Don't let the weather put you off swimming outdoors – the coastal scenery will soon distract you, writes Edel Morgan
AFTER SWIMMING his way around 50 outdoor pools, lakes and beaches in Ireland in two years, Brian Kenny set up a website, Outdoor Swimming Ireland, to spread the word about the free natural resource that tourists often find “a fantastic revelation” but that Irish people often leave empty and unloved.
His favourites range from golden strands in Co Donegal and Co Sligo to the long-established bathing spot of the Forty Foot, in south Co Dublin.
Despite being “avidly enthusiastic”, Kenny says he’s not a particularly strong swimmer. “I’m perfectly happy doing 20 to 30 yards up and down close to the shore. Besides, it’s more the immersion and feel of the water. It’s a fantastic natural high. You come out refreshed and invigorated. It’s a great way to relax and unwind. ”
Many Irish people are put off by the unpredictable weather and the chilliness of the water. “You can’t be a swimmer in Ireland if the weather puts you off,” Kenny says. “Cold water is not particularly cold if you are swimming regularly: you build up a resistance to it.”
A hardy breed of swimmer engages in “masochistic swimming”. “You never admit to the water being cold. If it’s 10 degrees below freezing you might say: ‘It’s a bit nippy today.’ It’s a terrible sign of weakness if you say: ‘God, it’s freezing.’ That would be letting the side down.”
Kenny, who includes safety tips on his website, says it’s important to stay within your depth. And “don’t swim alone, or in places you don’t know, particularly lakes, where you have to be extra careful. You could walk into a spot that’s out of your depth only three to five yards from shore. Lakes are particularly dodgy: the water is dark and you could jump in on top of a rock”.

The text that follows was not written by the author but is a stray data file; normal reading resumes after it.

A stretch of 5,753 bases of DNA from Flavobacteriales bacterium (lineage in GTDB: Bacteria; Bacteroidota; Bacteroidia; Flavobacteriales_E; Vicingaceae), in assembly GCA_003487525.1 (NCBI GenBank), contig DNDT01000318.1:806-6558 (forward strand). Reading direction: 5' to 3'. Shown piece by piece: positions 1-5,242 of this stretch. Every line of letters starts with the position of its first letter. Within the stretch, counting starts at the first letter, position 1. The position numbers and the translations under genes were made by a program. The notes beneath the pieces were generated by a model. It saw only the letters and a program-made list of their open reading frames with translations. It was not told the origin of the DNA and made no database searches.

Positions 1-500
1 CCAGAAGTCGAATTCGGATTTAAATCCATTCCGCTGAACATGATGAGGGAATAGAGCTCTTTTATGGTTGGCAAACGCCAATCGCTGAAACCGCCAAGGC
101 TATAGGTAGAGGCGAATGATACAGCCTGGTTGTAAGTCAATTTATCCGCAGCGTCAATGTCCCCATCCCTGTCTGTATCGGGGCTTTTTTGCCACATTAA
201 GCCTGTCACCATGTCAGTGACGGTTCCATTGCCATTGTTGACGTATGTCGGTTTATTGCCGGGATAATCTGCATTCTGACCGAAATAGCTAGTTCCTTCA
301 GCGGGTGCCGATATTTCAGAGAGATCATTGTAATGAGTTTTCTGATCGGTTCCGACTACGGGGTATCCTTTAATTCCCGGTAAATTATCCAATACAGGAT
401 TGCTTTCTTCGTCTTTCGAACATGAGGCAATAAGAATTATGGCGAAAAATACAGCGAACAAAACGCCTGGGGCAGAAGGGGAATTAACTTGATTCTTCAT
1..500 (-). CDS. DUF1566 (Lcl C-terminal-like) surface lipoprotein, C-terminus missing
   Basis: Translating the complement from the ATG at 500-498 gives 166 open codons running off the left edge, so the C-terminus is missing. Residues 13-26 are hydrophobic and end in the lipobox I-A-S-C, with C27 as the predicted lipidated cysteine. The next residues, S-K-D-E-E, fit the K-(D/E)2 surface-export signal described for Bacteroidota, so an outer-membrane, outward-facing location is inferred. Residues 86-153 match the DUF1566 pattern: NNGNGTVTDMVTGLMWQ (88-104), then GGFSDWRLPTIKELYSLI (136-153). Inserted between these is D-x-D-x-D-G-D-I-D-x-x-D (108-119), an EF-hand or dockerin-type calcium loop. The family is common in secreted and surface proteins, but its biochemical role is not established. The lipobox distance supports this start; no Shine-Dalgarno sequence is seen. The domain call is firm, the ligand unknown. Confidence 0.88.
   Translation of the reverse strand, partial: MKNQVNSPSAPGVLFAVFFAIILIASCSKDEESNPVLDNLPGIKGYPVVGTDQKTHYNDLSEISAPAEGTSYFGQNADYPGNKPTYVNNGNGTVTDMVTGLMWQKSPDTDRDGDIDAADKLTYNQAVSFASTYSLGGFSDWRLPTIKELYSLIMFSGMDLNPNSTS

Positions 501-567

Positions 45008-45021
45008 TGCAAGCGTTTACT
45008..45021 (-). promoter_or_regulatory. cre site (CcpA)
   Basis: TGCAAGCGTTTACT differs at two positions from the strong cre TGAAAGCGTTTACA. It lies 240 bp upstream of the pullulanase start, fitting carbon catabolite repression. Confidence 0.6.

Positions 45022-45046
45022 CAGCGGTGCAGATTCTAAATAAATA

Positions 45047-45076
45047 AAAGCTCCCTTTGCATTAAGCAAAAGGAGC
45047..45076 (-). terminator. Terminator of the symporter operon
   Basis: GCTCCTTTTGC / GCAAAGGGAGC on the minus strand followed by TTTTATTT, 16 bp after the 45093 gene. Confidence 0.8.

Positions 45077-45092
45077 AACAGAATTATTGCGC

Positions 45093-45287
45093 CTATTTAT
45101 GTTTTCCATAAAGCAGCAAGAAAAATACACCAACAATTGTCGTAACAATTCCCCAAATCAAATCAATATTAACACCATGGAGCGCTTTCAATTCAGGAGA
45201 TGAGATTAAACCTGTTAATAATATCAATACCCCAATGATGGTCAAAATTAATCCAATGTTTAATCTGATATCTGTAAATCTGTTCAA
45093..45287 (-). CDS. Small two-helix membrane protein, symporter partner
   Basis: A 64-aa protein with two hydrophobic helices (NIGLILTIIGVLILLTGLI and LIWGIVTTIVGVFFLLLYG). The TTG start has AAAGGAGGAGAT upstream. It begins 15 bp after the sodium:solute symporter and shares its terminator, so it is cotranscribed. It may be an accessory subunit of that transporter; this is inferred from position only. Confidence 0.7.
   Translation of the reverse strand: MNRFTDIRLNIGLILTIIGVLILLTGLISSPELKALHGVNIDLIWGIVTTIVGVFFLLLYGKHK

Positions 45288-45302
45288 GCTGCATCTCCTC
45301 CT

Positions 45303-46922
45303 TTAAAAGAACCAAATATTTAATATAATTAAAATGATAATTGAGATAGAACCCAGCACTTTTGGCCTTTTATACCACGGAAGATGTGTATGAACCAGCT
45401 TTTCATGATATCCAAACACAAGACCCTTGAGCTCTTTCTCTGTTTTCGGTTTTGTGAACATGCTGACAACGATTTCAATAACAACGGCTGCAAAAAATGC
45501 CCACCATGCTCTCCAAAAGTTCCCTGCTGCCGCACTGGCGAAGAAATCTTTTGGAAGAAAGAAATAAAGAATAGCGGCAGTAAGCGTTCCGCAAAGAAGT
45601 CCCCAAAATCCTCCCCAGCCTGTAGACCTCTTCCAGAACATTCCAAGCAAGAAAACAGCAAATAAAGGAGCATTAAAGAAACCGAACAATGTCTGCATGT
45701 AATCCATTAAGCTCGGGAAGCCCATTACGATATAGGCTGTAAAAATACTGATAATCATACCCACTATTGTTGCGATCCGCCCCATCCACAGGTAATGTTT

These are his top five spots.
1 Trá na Rossan Rosguill Peninsula, Co Donegal
“A quiet, wide, sandy beach, with some protection from the wind if you move up into the small dunes at the back of the beach. One day a seal surfaced 20 yards out from shore, and we engaged in synchronised swimming, with him at a safe distance. When I swam to the right, he swam to the right. When I stopped, he stopped. I looked at him and he’d look at me. I dived underneath the water, and he did it as well. You can’t buy those things, and it’s never happened since. It’s a lovely spot and a nice beach, and the view from the hills is spectacular.”
2 Mullaghmore Co Sligo
“A sheltered family beach, good for all ages. The water is clear, it’s soft underfoot and there are views of the mountains that stretch to Ben Bulben. It’s one of the few beaches that have made an effort to be wheelchair- and buggy-accessible. Very few have that, so well done to Sligo County Council. There’s gradual entry into the water if you are looking for somewhere safe for children.”
3 Pollock Holes Kilkee, Co Clare
“These crystal-clear seawater pools are uncovered when the tide is out. Gorgeous. They’re not necessarily big – about 20 yards across – but the Atlantic could be crashing against rocks farther out and you are swimming in a sheltered pool. You can plunge straight in, there’s no wading, and the water is fresher and cleaner because it’s replenished by the tide. It’s deep but not a place that would be particularly dangerous. And it’s not too big, so you can swim along the side of the rocks.”
4 Derrynane Beach Caherdaniel, Co Kerry
“I describe this on the website as a real gem, a lovely beach. The water is turquoise. It’s lovely and clear: you could be swimming off a Greek island. It’s not too big, and there are rocks for people to shelter behind if it’s windy. Derrynane House and coffee shop are there to visit after the swim. It can be busy, but there’s plenty of room, so it’s never going to be crowded.”
5 Forty Foot Sandycove, Co Dublin
“I live in Dublin, and this is where I swim a lot. The great thing about the Forty Foot is that no matter whether the tide is in or out it’s got depth. The water there is lovely and clear. I think it is clean, and it’s a real swimmer’s spot – where men still congregate and women rarely venture. The entrance still has the men-only sign, but this is just a leftover from a thankfully forgotten era. It’s now a place where all ages mix. This is, of course, a place for year-round swimmers, and in the depth of a freezing winter all you are allowed to admit to is the water being ‘a bit nippy’.”
Brian Kenny welcomes reviews of Ireland’s outdoor swimming spots to add to outdoorswimming.ie, which he hopes will become an online community to swap stories about favourite swimming places